As a health care provider you see first hand the abuse of drugs by nurses. Although that happens to be the title, nurses (which can include Registered Nurses or R.N.s, L.P.N.s and C.N.A.s) are not the only ones that are guilty. Because of a couple of factors, the professionals in the medical field are in a higher risk group for substance abuse than members of the other fields.
Many times the nurse in question will have a valid prescription for a painkiller (usually hydrocodone which would have brand names that include Vicodin, Lortab, Norco among others) as well as muscle relaxers (such as Soma or Flexeril). This will in effect create a person that is “legally” dependent on a controlled substance. In the case of the hydrocodone, which is a powerful, pharmaceutically pure narcotic, it will cause a powerful physical and mental addiction. As anyone that has any experience with drug abuse can confirm, the amount you use will go up over time. You will develop a tolerance to the drug. This means that the same amount that worked before doesn’t work now. The nurse in question will begin to take more and more. Often the amount that is prescribed is not equal to the amount taken by the nurse anymore. Just like any kind of drug addict (even if the nurses have a completely legal prescription to take the drug in question) the nurse will find a way to get the drug.
Since they are nurses, they will have access to a medical cart. Almost every medical facility in the US has such a cart. It will contain all the medications that will need to be dispensed to the patients. On this cart there will be a second locked area that contains the controlled substances (such as the narcotics). The locked area is one of those “looks good on paper” concepts. Guess who has the keys to the lock box? That is right, the very topic of the article, the nurses that have a problem with substance abuse.
Of course there are procedures in place that, in theory at least, will prevent these drugs from being taken by the medical staff. As a supervisor in a medical facility, part of my job is to do a drug count at the beginning and end of each of my shifts. This is done at the same time by both the incoming and outgoing personnel. Even if meticulous records are kept, and the drugs are constantly under lock and key, an addict will always find ways around the precautions that are in place.
I have had to sit on an investigation board where a nurse was accused (and shown on camera) replacing a very strong narcotic (MS contin) with tic-tacs. The medication was suppose to go to a patient dying from pancreatic cancer, which happens to be very painful. This nurse was not only stealing and illegally using drugs at work, she was causing a patient that was in extreme pain to suffer so she could feed her addiction. Obviously she was fired as well as losing her license to practice medicine (and with good reason).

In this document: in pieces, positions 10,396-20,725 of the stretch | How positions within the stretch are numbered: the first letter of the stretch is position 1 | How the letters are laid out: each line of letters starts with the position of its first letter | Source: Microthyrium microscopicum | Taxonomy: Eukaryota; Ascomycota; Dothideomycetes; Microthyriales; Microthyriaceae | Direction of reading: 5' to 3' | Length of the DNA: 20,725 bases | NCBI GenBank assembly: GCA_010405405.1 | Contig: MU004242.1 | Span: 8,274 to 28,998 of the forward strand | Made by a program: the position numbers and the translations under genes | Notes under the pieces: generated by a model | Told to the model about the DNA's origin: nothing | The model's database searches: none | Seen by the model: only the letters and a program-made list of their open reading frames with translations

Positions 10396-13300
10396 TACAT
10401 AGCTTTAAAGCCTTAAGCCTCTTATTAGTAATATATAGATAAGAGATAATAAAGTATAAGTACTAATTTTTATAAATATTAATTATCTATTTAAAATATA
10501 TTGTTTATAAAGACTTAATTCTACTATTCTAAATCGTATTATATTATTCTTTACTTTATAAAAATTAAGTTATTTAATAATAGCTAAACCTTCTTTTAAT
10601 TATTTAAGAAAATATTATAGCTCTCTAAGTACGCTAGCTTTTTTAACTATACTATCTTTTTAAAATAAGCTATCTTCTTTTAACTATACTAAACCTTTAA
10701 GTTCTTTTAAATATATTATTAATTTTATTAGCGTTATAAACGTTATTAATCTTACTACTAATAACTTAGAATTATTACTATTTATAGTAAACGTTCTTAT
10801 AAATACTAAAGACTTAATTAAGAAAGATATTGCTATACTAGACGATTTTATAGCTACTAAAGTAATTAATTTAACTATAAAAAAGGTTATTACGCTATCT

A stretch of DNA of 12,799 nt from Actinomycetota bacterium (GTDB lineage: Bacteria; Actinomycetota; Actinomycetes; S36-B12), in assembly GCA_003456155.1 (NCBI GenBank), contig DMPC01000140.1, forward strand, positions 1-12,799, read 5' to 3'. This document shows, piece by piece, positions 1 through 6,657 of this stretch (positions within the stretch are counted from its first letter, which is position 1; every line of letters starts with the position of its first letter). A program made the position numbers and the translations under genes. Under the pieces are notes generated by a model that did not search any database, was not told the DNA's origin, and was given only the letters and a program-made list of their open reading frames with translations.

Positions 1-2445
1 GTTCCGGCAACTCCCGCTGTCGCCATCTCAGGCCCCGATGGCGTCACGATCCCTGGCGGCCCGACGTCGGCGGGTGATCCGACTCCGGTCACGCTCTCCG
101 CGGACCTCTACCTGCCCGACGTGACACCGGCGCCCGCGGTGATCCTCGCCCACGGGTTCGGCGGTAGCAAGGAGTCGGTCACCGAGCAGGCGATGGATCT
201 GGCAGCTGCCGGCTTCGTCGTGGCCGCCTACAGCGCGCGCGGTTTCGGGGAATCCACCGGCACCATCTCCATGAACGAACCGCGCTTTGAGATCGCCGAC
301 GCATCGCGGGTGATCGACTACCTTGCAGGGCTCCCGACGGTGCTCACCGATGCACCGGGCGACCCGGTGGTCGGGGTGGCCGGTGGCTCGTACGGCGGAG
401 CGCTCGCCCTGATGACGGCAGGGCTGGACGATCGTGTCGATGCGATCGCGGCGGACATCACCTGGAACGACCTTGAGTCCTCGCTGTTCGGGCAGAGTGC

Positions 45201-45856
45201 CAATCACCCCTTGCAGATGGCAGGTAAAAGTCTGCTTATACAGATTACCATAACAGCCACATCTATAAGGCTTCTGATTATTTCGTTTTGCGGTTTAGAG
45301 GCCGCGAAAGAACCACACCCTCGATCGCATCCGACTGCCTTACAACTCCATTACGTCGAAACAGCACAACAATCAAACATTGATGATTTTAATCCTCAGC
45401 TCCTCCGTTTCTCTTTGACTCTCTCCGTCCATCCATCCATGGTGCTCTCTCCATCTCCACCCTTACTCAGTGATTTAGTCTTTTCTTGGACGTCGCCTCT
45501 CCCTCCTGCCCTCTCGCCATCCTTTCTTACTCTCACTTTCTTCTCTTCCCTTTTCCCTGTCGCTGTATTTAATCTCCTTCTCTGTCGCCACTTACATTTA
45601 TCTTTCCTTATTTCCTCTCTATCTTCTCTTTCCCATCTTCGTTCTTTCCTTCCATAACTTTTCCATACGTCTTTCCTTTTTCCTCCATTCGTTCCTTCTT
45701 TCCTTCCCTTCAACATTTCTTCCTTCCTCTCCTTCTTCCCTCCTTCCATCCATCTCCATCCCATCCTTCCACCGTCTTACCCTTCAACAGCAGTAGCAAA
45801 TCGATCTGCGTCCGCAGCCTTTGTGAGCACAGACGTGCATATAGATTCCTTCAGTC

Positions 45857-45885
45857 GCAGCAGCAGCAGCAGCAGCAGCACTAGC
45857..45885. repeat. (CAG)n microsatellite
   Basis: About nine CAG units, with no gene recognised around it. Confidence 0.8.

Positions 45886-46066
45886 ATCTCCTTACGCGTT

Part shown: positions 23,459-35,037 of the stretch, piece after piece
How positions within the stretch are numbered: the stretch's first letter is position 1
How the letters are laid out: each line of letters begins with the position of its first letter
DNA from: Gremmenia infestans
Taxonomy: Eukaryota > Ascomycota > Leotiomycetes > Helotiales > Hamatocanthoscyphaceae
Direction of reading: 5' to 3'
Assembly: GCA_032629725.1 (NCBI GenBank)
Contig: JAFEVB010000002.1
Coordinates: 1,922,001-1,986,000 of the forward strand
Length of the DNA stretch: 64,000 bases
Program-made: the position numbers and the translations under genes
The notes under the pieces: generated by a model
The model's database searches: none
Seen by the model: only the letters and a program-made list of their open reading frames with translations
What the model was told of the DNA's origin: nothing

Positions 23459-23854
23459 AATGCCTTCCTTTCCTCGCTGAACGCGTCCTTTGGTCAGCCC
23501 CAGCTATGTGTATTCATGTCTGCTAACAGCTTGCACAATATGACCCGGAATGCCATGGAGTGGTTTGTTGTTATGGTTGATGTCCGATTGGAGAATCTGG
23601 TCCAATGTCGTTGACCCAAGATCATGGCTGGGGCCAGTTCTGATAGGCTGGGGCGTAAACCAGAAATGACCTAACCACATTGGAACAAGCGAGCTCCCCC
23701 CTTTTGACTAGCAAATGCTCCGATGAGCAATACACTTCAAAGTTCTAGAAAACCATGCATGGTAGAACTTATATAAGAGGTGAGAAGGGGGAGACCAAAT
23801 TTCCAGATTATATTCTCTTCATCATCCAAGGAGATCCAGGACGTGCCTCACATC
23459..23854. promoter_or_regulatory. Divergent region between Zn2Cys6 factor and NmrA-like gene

Even if the nurses in question are not stealing the drugs from a facility, it is not hard to find them on the street. In today’s world there is a market for painkillers that rivals that of cocaine or heroin. The old fail safe of drug testing is not going to work because the nurse has a valid prescription from a doctor to take the medication. When the narcotic shows up in the urine sample, they have the legal right to be taking the drug, even if they happened to get it by illegal means.
Back injuries are a fact of life in the medical field. Painkillers are the way they are treated. It causes a vicious cycle that causes many problems. There is not an easy answer, but do not doubt for a second that a national epidemic of drug use exists in the medical field. Nurses are not the only ones that are part of it. It ranges from a person that is newly hired to Doctors that have been practicing medicine for decades.
Hopefully some kind of answer can be found. Even with a drug problem, most nurses are professional and are the backbone of the medical field. If they are not guilty of gross dereliction of duty there needs to be a way for them to get help with their problem without putting a permanent black mark on their record (that is if they are even able to keep their license). If rehabilitation is successful and the nurse is capable of dealing with the issues, we need to keep as many good medical professionals working. After all, everyone gets hurt or sick. These are the people that fix us. Even with a mistake (no one is perfect) we will always need nurses with experience.